Since Windows ME(tm) Microsoft has provided a control panel extension to automatically download the recent patches and notify you when they're ready for installation. A mixed approach of this and the way MacOS X handles this (check daily, and pop up a window) and having this setting be default will provide for a more secure and security conscious public.

I think this is a good thing for the Internet community as a whole, it's no longer all the redhat 3.0.3 boxes being rooted, it's WinME, 2k and later in the majority that i've been watching over the past years.

imagine... (5, Interesting)

borgdows (599861) | about 11 years ago | (#6732086)

if someone breaks into MS WindowsUpdate servers, he could install ANYTHING on millions of computers!

wow... scary...

Re:imagine... (0)

Anonymous Coward | about 11 years ago | (#6732238)

I thought MS windowsupdate was like RedHat or autoupdate on linux. It will only install packages that are signed by the respective vendor. Just putting some package on an FTP/HTTP server will not get you anywhere since your package will not be signed and will be rejected right before installing it.

Yeah right (-1)

vladid (694901) | about 11 years ago | (#6732088)

That would be the dumbest thing imaginable.

Then again, we deal with Microsoft.

Instead of investing time and money into developing new update methods, those shmucks should perhaps think of new ways to have their customers remember to update that dirty-ol-box called PC.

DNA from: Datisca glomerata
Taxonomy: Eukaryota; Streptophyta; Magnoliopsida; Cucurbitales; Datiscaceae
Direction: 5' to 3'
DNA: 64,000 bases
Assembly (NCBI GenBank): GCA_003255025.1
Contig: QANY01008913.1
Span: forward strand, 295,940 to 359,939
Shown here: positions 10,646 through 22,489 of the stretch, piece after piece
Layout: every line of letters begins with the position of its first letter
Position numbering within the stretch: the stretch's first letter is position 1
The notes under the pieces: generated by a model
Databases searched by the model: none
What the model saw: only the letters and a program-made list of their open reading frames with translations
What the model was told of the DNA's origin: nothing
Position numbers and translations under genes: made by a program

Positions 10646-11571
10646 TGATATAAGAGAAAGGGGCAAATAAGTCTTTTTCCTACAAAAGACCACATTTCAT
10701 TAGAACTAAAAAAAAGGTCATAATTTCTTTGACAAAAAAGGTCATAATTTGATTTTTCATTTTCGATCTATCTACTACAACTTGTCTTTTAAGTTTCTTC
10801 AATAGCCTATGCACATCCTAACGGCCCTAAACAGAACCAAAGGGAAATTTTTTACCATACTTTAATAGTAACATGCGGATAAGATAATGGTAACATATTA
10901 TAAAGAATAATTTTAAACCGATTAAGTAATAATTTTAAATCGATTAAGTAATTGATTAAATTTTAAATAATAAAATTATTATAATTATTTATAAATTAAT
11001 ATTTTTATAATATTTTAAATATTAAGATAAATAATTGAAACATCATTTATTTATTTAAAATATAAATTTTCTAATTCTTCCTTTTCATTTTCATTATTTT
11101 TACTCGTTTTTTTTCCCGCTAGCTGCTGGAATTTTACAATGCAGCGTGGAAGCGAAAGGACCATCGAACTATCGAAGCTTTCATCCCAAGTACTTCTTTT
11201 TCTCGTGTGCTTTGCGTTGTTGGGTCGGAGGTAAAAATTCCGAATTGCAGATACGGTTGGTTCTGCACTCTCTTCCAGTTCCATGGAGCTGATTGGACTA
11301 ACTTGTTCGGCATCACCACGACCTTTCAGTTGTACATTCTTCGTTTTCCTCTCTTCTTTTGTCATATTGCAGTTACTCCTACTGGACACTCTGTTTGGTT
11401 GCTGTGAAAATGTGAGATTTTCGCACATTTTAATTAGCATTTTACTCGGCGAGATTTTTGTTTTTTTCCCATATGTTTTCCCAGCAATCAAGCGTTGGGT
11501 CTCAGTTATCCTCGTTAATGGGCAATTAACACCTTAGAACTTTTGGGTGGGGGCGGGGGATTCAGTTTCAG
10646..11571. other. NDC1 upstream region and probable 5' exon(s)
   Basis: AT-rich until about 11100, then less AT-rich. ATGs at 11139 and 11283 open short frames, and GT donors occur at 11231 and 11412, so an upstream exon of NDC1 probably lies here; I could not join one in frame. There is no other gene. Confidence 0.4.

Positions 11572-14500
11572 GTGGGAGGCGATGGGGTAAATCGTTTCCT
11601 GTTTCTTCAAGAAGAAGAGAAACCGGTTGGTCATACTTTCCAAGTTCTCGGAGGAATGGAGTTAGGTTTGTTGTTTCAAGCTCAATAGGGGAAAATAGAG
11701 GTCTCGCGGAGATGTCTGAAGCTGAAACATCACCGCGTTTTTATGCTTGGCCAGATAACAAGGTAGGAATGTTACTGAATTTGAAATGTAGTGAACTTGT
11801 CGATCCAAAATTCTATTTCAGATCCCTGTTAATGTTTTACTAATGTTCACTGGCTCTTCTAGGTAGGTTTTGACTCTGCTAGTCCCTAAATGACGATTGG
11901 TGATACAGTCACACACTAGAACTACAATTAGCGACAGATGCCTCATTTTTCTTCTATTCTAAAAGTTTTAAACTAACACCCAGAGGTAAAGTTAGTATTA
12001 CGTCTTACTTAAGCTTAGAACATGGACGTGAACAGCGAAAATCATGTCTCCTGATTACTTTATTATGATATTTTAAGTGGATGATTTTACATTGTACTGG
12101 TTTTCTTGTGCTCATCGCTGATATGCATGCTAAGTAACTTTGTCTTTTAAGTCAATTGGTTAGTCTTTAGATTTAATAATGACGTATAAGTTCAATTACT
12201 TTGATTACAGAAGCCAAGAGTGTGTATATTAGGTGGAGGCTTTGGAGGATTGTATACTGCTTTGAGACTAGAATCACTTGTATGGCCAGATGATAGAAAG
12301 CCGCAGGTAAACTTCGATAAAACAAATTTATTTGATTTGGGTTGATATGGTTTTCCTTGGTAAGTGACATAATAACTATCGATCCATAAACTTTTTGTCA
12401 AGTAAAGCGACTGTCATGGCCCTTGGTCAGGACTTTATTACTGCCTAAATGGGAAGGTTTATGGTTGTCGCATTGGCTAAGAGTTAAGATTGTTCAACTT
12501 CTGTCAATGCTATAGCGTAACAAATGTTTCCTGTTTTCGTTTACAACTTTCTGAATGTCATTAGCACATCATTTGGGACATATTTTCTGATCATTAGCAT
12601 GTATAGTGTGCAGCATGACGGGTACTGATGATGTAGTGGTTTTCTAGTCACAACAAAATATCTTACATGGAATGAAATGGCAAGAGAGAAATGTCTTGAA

No thanks (5, Informative)

GeckoFood (585211) | about 11 years ago | (#6732091)

Some of us are still on dialup, and an automagic update of Windows via 56K modem would literally take HOURS if the connection even holds at all. I don't think I should be forced into high-speed access just so I can update my Windows partition periodically.

Re:No thanks (0)

Anonymous Coward | about 11 years ago | (#6732167)

Some of us are still on dialup, and an automagic update of Windows via 56K modem would literally take HOURS if the connection even holds at all. I don't think I should be forced into high-speed access just so I can update my Windows partition periodically.

Anonymous Coward, a university sysadmin, soundly beats GeckoFood about the head with a clue-by-four.

You can do this already (4, Informative)

dlur (518696) | about 11 years ago | (#6732094)

You can do this already with Windows XP if you set it up to do so. In the system properties go to the Automatic Updates tab and then click on the radio button next to the bottom option, "Automatically download the updates, and then install them on the schedule that I specify".